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Down on the farm — in San Francisco

By Katherine Seligman
He is a farmer without a single piece of farm machinery, without overalls, without even a back yard.

"I like the fact that I'm a San Francisco farmer," said Robert MacKimmie, as he tended one of the 23 bee hives that people "host" for him in their back yards.

A farmer in San Francisco? If it seems as unusual as arugula in Kansas, consider this: More than $2 million in commercial crops was harvested in San Francisco last year.

The unsensational but steady number represents a world not often glimpsed by most harried city dwellers — wheat grass farmed in the Mission District by a self-described "wheat grass messenger," orchids on a Bayview hillside, designer lettuce in an industrial park and honey harvested in practically every neighborhood, more than a ton of it this year by MacKimmie.

At a time when the state's farmland is shrinking, urban farms have carved a niche. The federal Census of Agriculture even found that farm land in San Francisco tripled from 1992 to 1997, a fact city agriculture officials would like to, but find hard to, believe.

"I don't know where they get their figures from," said Jay Seslowe, deputy agriculture inspector in San Francisco, who knows the plots of soil that can qualify as cropland and maintains they've remained fairly constant. "There have been no big increases. If you had land in San Francisco, you'd make more money if you built lofts instead of grew lettuce. Of course we'd like to see more growing."

If the federal figures are true, it would mean that San Francisco farmland grew to a modest 21 acres over the five years, up from 7 acres. That's still dainty compared to the more than 27 million acres being farmed statewide — an acreage that slipped 4.4 percent from 1992 to 1997.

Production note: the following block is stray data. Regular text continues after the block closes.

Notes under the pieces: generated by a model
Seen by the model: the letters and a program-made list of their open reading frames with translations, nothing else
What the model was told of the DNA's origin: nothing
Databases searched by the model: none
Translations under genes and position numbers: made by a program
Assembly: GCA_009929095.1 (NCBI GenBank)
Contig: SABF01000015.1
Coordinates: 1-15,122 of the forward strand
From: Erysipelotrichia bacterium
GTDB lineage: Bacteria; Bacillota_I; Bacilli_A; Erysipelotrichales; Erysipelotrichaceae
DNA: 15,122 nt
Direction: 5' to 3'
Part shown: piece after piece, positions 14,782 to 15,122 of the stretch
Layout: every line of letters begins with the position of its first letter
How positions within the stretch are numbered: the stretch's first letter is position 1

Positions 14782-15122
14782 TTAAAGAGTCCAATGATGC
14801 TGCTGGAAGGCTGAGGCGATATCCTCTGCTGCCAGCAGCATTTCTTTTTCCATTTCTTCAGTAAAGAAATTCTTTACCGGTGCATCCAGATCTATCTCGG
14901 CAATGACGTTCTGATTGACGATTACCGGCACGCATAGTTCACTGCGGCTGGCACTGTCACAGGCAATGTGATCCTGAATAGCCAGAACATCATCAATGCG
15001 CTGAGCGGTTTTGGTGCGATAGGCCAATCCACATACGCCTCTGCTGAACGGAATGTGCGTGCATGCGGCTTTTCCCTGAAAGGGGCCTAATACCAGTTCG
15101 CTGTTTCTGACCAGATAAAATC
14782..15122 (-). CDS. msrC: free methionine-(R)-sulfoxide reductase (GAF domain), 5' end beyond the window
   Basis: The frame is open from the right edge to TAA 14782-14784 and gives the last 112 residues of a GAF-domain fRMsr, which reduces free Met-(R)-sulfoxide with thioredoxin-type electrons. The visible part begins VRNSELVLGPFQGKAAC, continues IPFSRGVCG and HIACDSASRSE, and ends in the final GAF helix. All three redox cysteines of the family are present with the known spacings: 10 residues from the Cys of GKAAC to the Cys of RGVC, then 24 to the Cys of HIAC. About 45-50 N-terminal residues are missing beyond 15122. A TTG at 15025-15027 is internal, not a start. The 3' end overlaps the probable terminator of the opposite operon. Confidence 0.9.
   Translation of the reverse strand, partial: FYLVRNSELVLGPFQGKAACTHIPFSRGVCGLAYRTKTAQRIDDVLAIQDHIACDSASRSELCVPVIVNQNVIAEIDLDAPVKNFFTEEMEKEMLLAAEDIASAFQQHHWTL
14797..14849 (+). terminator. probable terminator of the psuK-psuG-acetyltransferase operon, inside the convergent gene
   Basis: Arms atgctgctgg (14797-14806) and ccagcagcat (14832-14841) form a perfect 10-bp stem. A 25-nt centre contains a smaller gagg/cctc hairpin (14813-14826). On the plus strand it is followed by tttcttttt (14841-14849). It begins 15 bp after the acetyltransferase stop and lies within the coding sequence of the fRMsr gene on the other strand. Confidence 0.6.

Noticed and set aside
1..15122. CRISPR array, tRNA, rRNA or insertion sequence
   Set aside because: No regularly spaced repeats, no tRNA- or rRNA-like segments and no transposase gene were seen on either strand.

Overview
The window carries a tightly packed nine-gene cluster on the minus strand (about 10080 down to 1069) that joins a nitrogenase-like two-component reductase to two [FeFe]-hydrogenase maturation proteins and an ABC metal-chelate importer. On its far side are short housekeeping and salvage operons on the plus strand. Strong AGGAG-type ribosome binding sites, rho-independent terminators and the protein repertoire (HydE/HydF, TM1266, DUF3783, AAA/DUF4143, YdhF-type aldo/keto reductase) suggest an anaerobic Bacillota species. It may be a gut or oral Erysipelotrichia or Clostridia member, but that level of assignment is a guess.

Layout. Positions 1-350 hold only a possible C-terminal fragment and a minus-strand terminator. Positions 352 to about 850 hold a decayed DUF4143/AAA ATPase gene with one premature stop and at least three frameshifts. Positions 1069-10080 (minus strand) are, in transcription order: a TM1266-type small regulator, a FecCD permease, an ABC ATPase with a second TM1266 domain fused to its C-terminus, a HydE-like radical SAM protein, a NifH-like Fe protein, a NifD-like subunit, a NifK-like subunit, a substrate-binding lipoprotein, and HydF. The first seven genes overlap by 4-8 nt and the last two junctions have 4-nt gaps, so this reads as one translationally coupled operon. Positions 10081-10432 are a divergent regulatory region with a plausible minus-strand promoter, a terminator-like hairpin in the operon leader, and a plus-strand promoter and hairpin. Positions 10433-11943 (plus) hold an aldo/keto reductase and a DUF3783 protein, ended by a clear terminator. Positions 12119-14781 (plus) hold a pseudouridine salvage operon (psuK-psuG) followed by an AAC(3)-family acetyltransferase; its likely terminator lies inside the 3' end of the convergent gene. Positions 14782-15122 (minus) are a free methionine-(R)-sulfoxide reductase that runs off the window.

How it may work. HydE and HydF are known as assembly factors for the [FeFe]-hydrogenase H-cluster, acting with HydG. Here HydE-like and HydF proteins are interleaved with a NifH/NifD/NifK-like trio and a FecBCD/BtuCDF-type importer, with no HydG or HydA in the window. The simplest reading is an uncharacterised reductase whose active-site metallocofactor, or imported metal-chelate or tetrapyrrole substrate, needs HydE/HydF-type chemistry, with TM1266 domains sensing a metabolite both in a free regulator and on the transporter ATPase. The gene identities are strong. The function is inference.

Also due to the daintiness of City farms, don't look for John Deere tractors parked outside, hay bales, horses or other farming accouterments. More likely to be seen are farms like the garden lovingly tended by Eva Moen, proprietor of Wheat Grass Farm and Depot on 15th Street.

Her 75- by 45-foot back yard is a burst of primary colors, a bright red patio jammed with white shelves of sprouting green wheat. Moen, 59, takes care of the planting, watering and marketing of 350 flats a week of the green sprouts.

Much of her business comes from regulars who stop by her juice bar for a cup of the pulpy chlorophyll-rich potion and a chaser of "Rejuvelac," a fermented wheat juice said to aid digestion.

"Everything that's in the soil is in the wheat grass juice," said Moen, who subsists solely on it until supper each night.

Though she has run a rental agency, an appliance repair business and a home repair company, her own roots aren't far from wheat. She was born on a wheat farm in Norway. Years later, suffering from alcoholism, she said, she discovered that wheat grass helped conquer her addiction.

Her business, which opened in 1994, has as much to do with educating people about the health properties of wheat grass as it does about business.

In this educational aspect of farming, she is not alone. Most of San Francisco's farmland is run or sponsored by either the Garden Project or the San Francisco League of Urban Gardeners (SLUG), which aim to connect people more closely to the land and to teach responsibility rather than to bring in big bucks.

"Seeing what it takes to grow food is really critical," said Kathi Colen, director of urban agriculture for SLUG. "It gives you more respect for what you eat. It fits into community health issues both physically and spiritually."

SLUG works with community gardens near public housing projects in Hunters Point, Sunnydale and off Alemany Boulevard. Volunteers tend crops of corn, collard greens, lettuce, carrots, tomatoes and peppers, then distribute produce to the community.

Ex-cons befriend seniors